Every school seems to have its share of teachers who are averse to observation feedback and continuing professional development (CPD). Trainers and managers assign negative labels to these teachers, they scratch their heads wondering what to do about them.
Many teachers associate CPD with post observation feedback, and post observation feedback with criticism. Many see the observation system as an exercise in setting you up to fail, or at least to fail at some aspect(s) of teaching. The fear is one of being made to feel inadequate, like a failure, and there’s the constant expectation of criticism. No matter how the lesson went, the observer will find something wrong with it. Is it surprising, therefore, that experienced teachers become defensive and want to avoid observations? Who wants to face the typical feedback situation which feels like ‘Your teaching is OK (even good), but it could be better’. In the minds of teachers, this translates into ‘Not good enough’.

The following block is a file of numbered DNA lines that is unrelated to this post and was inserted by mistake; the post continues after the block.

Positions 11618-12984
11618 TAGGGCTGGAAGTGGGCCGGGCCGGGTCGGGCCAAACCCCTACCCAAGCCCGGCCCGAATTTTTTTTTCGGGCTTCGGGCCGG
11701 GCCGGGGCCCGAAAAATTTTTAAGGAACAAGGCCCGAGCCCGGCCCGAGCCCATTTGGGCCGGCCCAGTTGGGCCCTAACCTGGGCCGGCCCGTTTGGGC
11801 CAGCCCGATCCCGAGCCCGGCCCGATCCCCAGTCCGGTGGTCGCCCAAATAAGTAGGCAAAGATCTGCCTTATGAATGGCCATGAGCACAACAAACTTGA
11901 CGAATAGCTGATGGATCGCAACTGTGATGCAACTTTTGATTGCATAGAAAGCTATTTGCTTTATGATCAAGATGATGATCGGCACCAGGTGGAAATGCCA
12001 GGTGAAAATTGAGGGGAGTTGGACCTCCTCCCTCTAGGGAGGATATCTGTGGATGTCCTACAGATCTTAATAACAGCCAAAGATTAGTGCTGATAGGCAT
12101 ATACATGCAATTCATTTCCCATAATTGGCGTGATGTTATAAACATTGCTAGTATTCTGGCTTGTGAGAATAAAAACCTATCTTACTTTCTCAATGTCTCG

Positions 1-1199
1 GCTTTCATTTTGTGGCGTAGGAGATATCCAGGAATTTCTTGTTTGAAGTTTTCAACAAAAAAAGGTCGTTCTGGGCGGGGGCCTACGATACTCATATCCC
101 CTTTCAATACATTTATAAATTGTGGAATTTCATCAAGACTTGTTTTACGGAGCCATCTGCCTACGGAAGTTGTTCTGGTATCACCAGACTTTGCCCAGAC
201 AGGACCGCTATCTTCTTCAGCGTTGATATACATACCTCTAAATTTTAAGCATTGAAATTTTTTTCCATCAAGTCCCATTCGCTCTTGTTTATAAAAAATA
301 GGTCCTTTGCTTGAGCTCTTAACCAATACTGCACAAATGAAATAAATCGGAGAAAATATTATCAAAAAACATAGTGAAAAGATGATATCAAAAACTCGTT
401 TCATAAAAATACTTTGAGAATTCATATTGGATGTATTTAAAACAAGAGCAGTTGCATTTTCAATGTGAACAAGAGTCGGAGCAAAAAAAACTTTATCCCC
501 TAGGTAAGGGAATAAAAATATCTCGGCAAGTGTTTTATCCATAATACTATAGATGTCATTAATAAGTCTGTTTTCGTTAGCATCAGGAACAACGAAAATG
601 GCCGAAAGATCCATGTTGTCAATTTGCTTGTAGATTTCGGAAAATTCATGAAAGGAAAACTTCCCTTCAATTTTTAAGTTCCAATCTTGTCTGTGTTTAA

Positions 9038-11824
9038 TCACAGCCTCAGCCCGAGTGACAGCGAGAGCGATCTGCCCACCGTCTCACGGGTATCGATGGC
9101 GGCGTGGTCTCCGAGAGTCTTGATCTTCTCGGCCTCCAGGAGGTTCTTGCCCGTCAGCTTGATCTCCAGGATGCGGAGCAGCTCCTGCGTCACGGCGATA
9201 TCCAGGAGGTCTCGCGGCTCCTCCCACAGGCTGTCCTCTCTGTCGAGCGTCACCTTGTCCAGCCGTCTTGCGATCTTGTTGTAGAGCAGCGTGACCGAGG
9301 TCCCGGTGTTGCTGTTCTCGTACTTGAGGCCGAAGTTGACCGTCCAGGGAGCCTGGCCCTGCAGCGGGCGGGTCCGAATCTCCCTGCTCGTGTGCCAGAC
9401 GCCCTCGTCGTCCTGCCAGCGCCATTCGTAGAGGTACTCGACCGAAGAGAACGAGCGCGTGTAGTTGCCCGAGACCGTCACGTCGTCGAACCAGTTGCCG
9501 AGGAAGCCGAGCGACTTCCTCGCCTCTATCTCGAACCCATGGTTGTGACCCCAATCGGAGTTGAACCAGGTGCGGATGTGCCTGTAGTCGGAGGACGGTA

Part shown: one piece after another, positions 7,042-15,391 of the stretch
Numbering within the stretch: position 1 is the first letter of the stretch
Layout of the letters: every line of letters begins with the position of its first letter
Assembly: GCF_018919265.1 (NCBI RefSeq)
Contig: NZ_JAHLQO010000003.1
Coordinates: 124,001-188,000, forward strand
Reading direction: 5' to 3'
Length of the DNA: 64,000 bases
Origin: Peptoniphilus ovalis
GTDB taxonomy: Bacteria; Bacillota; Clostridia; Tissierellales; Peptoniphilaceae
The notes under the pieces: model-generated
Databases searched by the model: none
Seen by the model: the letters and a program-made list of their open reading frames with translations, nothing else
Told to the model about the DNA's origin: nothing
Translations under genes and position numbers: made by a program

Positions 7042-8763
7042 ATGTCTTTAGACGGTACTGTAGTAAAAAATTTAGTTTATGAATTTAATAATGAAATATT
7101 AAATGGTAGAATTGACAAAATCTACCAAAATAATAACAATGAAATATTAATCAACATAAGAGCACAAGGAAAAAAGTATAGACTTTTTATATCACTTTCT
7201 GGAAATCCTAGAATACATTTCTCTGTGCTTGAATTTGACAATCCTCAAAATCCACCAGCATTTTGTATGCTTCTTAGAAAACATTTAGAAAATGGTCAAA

Nobody wants to be made to feel like this. New teachers are typically more open to feedback because they accept that they are not (yet) good enough and have a lot to learn. But they may also eventually become another one of these reluctant experienced teachers if they too never seem to reach the goal of being recognised as a respected, competent professional. Observation after observation, there is still always a problem to be addressed. How demotivating is that?
Perhaps what is needed is not a foolproof method for dealing with recalcitrant teachers who won’t accept observation feedback, but a wholesale change to the culture of professional development.
What is needed is a CPD culture in which people feel great, not bad. One they are dying to take part in, not avoid. One that is embedded in their working lives, not added as an additional workload on top.
We have to start by making them feel competent and a valued contributor to everyone else’s CPD. They have lots of experience, remember. Experience isn’t the same thing as expertise of course, but it is experience nevertheless. Observers need to consider that one observed lesson doesn’t represent the whole teacher. And that all teachers (including observers!) have good and bad days. But to get teachers to engage with CPD they need to come to the game with all that they can contribute, not just all they must improve.
Can you see how to do this in your school?